“And now we come” — present tense, because again this is a direct reference to the narrative itself and therefore in present tense. All narratives are tacitly told in the moment of narration. That is what fixes the “now” from which tenses are calculated. In most narratives, however, no reference is made to the time of the narrative itself. Most reflective narratives, therefore, contain present tense verbs only where present tense is used to indicate a persistent truth (the Earth is round) or occurs relative to a relative “now,” such as in a character’s dialogue (“I am hungry,” said Jim.)

If your conceit is that the events of the story are occurring as they are narrated, then the events of the story are also in the present of the narrative and thus present tense is used according to the ordinary rules of grammar. The rules of tenses are entirely unchanged, only the relationship between the event and its narration are different.

In short, the difference between a reflective and immediate narrative has nothing to do with tenses at all. It is purely about the difference between the time in which the events occur and the time in which the narrative is spoken. Tenses work the same and follow the same rules in both cases. It would be a service to mankind, therefore, to banish all talk of tenses from the discussion of reflective vs. immediate narratives.

Why the confusion?

This is the first in a planned series of posts about the terms of the writing trade, focusing mostly on those that are confusing or downright misleading. Why do I think this is important? Simply because writing forums are full of people asking questions about these misleading terms.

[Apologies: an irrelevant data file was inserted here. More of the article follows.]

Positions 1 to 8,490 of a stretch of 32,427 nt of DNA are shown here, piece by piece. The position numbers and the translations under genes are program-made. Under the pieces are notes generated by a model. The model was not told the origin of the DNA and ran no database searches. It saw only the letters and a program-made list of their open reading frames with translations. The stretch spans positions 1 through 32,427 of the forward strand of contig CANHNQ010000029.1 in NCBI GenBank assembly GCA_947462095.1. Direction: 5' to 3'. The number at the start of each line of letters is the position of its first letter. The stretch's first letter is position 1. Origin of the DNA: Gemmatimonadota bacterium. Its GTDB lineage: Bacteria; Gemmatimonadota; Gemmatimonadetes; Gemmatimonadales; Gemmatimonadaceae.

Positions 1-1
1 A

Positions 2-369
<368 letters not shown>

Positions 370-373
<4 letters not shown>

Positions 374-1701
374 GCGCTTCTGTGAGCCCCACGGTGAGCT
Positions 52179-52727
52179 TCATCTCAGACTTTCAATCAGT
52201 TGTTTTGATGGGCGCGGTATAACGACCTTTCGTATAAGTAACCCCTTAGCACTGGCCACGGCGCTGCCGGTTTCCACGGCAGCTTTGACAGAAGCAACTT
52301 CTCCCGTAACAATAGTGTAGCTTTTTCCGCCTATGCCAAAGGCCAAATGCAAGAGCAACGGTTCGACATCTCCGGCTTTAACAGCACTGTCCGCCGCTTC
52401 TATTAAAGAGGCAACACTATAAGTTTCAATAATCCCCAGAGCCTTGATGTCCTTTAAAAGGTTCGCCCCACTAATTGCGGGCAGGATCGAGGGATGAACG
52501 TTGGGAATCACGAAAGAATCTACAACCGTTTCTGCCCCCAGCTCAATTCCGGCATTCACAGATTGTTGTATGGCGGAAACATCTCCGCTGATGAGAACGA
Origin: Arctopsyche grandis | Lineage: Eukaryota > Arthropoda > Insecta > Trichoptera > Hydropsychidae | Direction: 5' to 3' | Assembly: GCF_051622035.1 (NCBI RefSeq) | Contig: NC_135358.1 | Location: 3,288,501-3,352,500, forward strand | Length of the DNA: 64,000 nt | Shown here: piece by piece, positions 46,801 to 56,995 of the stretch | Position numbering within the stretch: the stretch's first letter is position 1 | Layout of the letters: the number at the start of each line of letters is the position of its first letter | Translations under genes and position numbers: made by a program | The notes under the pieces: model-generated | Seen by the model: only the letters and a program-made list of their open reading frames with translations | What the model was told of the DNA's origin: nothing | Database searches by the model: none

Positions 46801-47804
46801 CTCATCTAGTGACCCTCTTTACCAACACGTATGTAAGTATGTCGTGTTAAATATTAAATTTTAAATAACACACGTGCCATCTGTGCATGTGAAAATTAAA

You really do not have to hang out in any online writing forum for very long before you will see a post from someone trying to write an immediate narrative, which they have been told to think of as a present tense narrative. As soon as they realize that they have typed a past tense verb in their manuscript, they get worried and confused. They replace it with present tense, but that looks odd, so they put it back to past, but it worries them, because they have been told that they are writing in present tense, so what is that past tense verb doing there?

And then they post their question.

So, clearly, the language that we are using to communicate this idea is not working well for a number of readers. And as good writers we should be concerned about that. We should ask ourselves what we are doing wrong, and why we are doing it.

Every trade develops its own shorthand — brief words or phrases that stand for complex ideas. We need such terms to communicate quickly among ourselves. It doesn’t matter how imprecise or even arbitrary a term is if everyone in the industry uses it and understands it in the same way. The problem arises when the insiders and those trying to get inside don’t understand the term in the same way.

Perhaps this is the case with the terms of many trades, but it seems particularly problematic with the terms of the writing trade. Perhaps this is because we have no formal education or certification program like, for example, surgeons and airline pilots. Or perhaps I just think it so because it is my profession and I see the problems the terms cause most frequently.

But while the terms of any trade will always be arbitrary, and often obscure to the outsider, they should at least avoid being actively misleading and factually incorrect. Calling immediate narratives “present tense” is both actively misleading and factually incorrect. I don’t hold out much hope of getting the profession to change at this point, but I hope at least to dispel some of the confusion.

But we should be able to do better than this in coining the terms of our trade. We are writers, after all. Precision should be our métier.